Monday, September 2, 2013

Market conditions & sector ETFs

Syria dominated market action last week on very low volume.  However, as I posted on twitter, I believe Syria is partially a "smoke screen" for what's really bothering this market.  And that is the threat of higher interest rates due to the probable reduction in Fed asset purchases and the possibility of the central bank losing control of the yield curve.  Throw in the probability that Larry Summers will be the next Fed chairman and you have what the market perceives as a "double whammy".  Summers, perceived to be a monetary hawk (although there is really no evidence this is so) and the Obama administration's pointed expression for a stronger US Dollar, are real concerns for this market.

I decided that, at this juncture, it would be appropriate to break down the stock market by technically analyzing sector Exchange Traded Funds.  ETF's are an excellent way to diversify within any particular industry group while also positioning oneself correctly in the business cycle (provided you can see thru the central bank distortions to understand where we are in the business cycle).  By comparing the relative strength or weakness of these industry groups to the broader S&P 500 this methodology can assist us in correctly assessing where we are in the business cycle as well as taking advantage of institutional money flows in and out of these industry groups.

Let's start with a broad overview.  Here's a weekly chart of the S&P500:

(click on chart for larger image)
The blue dashed trend line is drawn from the historic March, 2009 low.  The chart is impressive!  However, we are sporting a slight divergence on the weekly RSI momentum indicator (top panel).  First significant support on the weekly chart is the 1550 area.  It's worth noting that 1600 could also provide some short term psychological support. 

Regardless of momentum divergences, there is nothing on this chart that suggests we are presently in the midst of anything more than a "garden variety" correction.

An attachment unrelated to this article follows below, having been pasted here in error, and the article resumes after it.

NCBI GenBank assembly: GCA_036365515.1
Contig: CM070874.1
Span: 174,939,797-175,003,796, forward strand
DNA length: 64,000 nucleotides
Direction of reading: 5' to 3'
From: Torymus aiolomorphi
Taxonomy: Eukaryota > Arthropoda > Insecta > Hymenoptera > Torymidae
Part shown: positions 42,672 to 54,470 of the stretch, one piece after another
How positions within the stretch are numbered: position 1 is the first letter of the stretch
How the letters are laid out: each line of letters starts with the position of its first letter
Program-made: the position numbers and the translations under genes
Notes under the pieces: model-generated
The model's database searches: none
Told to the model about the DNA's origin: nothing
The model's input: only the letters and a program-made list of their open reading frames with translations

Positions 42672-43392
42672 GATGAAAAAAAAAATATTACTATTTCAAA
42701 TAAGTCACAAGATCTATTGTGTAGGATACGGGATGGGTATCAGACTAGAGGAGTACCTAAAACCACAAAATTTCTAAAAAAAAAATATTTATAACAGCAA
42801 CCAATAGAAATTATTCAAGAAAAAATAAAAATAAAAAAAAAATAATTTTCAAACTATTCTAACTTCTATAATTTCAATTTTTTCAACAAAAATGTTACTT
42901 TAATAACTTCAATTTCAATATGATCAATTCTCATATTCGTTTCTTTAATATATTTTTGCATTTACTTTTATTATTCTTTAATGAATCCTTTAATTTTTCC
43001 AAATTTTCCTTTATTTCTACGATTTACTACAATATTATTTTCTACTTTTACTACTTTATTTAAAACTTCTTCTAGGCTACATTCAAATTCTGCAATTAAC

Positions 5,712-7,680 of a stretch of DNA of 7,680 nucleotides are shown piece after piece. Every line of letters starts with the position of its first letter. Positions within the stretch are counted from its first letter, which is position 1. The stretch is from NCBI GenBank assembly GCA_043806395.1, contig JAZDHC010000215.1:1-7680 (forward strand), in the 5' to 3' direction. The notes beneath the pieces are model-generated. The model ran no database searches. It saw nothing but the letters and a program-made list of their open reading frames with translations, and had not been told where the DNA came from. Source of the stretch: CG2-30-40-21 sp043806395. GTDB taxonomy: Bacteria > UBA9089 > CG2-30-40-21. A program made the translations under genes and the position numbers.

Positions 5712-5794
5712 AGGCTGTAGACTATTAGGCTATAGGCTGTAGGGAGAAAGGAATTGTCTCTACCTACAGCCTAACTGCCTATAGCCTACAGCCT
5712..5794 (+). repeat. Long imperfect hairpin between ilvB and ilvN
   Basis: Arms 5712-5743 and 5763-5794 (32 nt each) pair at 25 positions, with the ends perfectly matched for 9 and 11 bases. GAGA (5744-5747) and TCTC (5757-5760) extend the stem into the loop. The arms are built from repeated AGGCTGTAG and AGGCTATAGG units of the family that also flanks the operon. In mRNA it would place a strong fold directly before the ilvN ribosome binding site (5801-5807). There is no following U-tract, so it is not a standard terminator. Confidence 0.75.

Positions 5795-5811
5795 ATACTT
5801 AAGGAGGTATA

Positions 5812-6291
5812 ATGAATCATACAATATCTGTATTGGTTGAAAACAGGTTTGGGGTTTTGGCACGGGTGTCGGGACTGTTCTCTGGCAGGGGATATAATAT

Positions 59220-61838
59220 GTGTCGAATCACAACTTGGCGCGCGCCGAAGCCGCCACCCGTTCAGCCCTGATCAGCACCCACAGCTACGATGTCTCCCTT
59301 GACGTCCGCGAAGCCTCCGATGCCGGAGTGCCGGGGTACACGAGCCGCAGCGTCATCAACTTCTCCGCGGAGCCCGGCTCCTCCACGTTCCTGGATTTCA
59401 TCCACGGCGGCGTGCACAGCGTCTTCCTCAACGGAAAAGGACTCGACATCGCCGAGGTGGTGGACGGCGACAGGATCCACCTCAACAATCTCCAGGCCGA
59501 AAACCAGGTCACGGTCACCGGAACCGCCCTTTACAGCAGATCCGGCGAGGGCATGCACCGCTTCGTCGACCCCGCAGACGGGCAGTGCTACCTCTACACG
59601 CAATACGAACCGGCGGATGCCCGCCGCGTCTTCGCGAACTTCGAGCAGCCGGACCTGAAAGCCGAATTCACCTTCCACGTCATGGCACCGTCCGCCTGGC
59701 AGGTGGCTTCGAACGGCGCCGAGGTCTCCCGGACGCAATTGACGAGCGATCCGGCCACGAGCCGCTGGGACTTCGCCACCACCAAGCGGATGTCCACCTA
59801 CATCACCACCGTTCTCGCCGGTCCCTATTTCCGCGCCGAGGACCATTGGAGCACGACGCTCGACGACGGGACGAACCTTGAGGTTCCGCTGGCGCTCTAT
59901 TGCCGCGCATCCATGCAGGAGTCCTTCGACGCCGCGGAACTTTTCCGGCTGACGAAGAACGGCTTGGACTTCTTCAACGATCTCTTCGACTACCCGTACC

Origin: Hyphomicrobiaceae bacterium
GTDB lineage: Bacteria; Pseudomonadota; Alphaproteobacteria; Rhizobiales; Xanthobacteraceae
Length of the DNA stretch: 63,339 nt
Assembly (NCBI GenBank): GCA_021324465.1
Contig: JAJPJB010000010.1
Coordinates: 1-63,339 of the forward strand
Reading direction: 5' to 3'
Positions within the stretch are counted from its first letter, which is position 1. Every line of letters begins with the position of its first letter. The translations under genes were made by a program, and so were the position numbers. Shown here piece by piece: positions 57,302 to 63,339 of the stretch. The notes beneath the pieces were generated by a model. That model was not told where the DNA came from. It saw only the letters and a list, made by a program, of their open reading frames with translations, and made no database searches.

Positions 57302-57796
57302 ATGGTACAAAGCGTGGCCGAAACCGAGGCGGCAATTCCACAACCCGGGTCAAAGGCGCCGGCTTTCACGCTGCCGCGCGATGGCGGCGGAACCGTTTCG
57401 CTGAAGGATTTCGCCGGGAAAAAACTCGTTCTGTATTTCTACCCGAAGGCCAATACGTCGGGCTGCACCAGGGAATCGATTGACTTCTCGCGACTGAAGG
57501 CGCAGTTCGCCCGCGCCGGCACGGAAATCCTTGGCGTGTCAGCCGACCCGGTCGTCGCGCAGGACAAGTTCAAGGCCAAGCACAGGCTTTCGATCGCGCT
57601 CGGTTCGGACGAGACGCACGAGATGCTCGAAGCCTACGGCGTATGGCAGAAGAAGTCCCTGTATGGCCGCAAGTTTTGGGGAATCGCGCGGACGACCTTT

Here's the Financial Select Sector ETF (XLF) which is comprised of the money center banks (JP Morgan Chase, Wells Fargo, etc.), American Express and Berkshire Hathaway:

(click on chart for larger image)
XLF had been providing the leadership as this market moved higher since last December but has recently broken down under its 50 day moving average as well as a support line drawn from last November's lows.  Notice the "bear flag" pattern that led to a breakdown of the ETF below long tern support.  We seem to be presently forming another "bear flag" at this time.  The price of the ETF is underperforming relative to the broader S&P (bottom panel).  It's a positive when the money center banks lead the charge higher in a bull market and conversely, it's a negative when they relinquish that leadership.
Here's the S&P Retail Index (RLX) which is comprised of major retailers such as Dollar Stores, JC Penney, Albertsons, Office Depot and Target:

(click on chart for larger image)
RLX is presently trading under its 50 day moving average and is flirting with penetrating a long term support line drawn from the November, 2012 lows.
Here's the Technology Select Sector ETF (XLK) comprised of companies such as Apple, Microsoft, AT&T, Verizon, Hewlett Packard and Visa:
(click on chart for larger image)
 XLK had been outperforming the S&P for most of August but that performance has flattened out and the ETF is trading below its 50 day moving average.